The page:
The Power in Positive Language

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A soft answer turneth away wrath: but grievous words stir up anger. Proverbs 15:1 KJV

The morning routine has changed for my students this year.  Many of them arrive in my classroom about 30 minutes earlier than they did last year.  I didn’t think the added thirty minutes would make that big of a difference, but it does for one kid.  

There is one young man who walks into my classroom every morning in a rage!  He barrels through the crowd of kids, pushes desks, knocks over water bottles, and yells at people to move out of his way, grunting and kicking the whole time.  Now, he isn’t a mean kid.  He can actually be very sweet.  This behavior surprised me, so I began to investigate his bus situation.  I wanted to know who he sat with, was someone picking on him, what was the bus driver doing, and was something happening during the walk from the bus into my room. I got nothing! In fact, his ride on the bus is very short.

After a bit more investigation, I realized that this kid’s mornings are crazy at home.  I imagine his mom yells at him to hurry up.  His step dad is the disciplinarian, and probably rubs the kid the wrong way.  This child starts his day in chaos, and then he can’t calm down.  

We all know that it doesn’t take much to put us in a bad mood.  One person can speak a negative thought to us and set us up for a bad day.  We also know that it can be hard to turn around a bad mood.  

I began playing soft music in my classroom.  I started requiring my kids to work quietly.  I now watch my words very carefully.  I know that I need to ignore his bad mood and say several calming, kind statements to him before he can calm down. I have noticed that other kids are beginning to react to him in the same manner.  They are using calming statements with each other and seem to enjoy our quiet moments before the instructional day begins. 

Those of us with kids know how important this is.  We all have had those mornings where our bad mood rubbed off onto our kids.  God doesn’t want us to walk through this life in misery.  He gave us an amazing world full of blessings to enjoy!  Whose morning can you influence tomorrow?  Can your positive language change the day for someone?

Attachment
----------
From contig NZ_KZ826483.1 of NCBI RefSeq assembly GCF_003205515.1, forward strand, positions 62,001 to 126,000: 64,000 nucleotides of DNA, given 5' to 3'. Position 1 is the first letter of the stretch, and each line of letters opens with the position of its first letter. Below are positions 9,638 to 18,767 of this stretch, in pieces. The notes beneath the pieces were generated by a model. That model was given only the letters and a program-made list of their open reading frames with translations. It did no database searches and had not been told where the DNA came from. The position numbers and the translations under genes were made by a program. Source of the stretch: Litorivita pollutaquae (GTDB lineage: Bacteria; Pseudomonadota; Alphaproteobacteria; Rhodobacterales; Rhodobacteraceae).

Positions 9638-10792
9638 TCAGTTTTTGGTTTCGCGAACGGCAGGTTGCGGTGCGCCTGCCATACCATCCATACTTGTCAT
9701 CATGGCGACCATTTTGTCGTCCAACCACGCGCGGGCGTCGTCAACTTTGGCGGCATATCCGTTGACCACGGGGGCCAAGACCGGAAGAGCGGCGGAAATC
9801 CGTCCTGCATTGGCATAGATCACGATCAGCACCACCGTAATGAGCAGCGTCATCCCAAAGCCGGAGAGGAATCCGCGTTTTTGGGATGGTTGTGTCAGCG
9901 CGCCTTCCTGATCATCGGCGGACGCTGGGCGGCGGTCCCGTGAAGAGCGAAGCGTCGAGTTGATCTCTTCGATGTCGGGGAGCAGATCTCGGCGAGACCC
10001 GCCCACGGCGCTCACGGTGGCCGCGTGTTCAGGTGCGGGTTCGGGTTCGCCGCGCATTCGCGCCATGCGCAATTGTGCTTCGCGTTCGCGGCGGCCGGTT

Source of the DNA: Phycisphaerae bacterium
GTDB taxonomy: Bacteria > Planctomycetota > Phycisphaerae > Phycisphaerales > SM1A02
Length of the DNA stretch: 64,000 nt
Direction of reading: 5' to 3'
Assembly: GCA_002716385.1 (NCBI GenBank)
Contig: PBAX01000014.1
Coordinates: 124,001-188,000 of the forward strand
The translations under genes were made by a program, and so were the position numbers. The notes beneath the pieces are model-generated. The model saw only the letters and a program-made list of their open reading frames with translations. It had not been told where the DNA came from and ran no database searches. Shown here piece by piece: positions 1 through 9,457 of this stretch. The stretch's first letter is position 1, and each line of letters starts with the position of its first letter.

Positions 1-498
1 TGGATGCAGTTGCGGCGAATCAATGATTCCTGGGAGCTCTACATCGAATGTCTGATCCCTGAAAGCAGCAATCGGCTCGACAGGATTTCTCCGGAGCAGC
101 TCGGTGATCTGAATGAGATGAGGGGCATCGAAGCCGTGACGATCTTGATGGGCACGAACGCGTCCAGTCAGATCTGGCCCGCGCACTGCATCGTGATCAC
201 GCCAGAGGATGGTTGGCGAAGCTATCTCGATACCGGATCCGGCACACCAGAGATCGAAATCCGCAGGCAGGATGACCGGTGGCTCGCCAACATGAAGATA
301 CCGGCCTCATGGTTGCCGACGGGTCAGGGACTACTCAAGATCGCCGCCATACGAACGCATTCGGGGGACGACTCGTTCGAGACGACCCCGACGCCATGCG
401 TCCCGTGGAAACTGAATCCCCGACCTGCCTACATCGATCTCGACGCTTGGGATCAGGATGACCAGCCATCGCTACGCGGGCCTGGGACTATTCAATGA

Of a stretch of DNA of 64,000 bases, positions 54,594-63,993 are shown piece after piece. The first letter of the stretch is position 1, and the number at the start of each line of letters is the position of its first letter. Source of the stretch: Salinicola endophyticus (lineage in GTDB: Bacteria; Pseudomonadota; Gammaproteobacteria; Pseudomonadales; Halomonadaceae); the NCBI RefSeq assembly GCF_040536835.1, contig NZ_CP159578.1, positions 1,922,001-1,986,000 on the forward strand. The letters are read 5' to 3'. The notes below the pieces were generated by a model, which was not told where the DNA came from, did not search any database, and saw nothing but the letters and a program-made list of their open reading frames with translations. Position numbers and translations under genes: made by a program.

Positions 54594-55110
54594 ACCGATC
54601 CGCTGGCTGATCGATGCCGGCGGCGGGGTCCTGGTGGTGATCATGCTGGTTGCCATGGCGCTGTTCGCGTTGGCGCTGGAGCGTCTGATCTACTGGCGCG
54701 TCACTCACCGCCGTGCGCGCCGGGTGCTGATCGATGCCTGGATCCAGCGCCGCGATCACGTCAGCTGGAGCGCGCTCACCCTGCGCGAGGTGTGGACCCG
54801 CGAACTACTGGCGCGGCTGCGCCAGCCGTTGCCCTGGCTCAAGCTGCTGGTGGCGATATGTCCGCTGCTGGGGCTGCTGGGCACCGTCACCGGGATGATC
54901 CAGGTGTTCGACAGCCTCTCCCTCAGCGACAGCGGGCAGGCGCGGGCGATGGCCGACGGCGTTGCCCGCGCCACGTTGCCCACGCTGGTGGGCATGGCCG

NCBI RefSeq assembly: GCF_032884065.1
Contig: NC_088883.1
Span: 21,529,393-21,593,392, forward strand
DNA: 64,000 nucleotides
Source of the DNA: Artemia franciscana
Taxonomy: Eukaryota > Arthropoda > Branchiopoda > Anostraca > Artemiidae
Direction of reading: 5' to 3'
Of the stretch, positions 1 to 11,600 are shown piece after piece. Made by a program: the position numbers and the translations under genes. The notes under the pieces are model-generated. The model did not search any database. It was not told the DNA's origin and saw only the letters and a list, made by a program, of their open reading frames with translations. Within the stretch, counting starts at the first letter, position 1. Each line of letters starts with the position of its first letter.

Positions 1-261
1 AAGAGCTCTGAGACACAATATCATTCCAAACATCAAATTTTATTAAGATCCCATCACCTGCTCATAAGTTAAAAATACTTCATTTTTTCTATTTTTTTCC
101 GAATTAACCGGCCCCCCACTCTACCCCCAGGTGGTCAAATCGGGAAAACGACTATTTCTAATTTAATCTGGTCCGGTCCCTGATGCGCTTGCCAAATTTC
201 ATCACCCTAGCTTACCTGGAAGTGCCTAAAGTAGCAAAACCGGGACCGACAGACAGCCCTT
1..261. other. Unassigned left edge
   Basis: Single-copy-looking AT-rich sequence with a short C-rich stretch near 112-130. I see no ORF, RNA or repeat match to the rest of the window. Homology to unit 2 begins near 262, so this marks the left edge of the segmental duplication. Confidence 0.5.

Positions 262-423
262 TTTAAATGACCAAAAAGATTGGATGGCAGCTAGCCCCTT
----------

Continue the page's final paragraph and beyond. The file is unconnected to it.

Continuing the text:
The Role of a Teacher: Praying for Oklahoma

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Most of us knew early in our lives that we wanted to be teachers.  We chose a university with a good education program.  Many of us went on to get a Master’s Degree.  We began our teaching careers because we love our students.

We spend our days dealing with parents, testing, teaching standards developed by men and women who have not been inside of a classroom since they graduated, and, by golly, teaching those standards well!  We hold those who cry, we comfort those who suffer loss, we help those who do not know yet how to help themselves, and we teach morals, manners, and life skills.  We do it because we love it!

The worst fear of a teacher is not the testing.   We know the high stakes of our state testing.  We know that our kids must do well for their own futures.  We know our school, and perhaps our careers, depend upon those scores.  It is not what we fear the most.

Our biggest fear is not the parents.  Some parents try to intimidate.  It is frustrating to sit across the conference table from a parent who just doesn’t seem to grasp reality.  Parents do not make us tremble at night.

Our biggest fear is not the budget.  We face job loss, loss of materials, cut programs, and buildings that badly need repair.  This is not our greatest fear.

The greatest fear of a teacher is the safety of those children placed in our classrooms for safe keeping throughout the year.  We know the stories of bravery from Virginia Tech professors, Sandy Hook first grade teachers, and now Oklahoma.  If tragedy occurs, could I keep my children safe?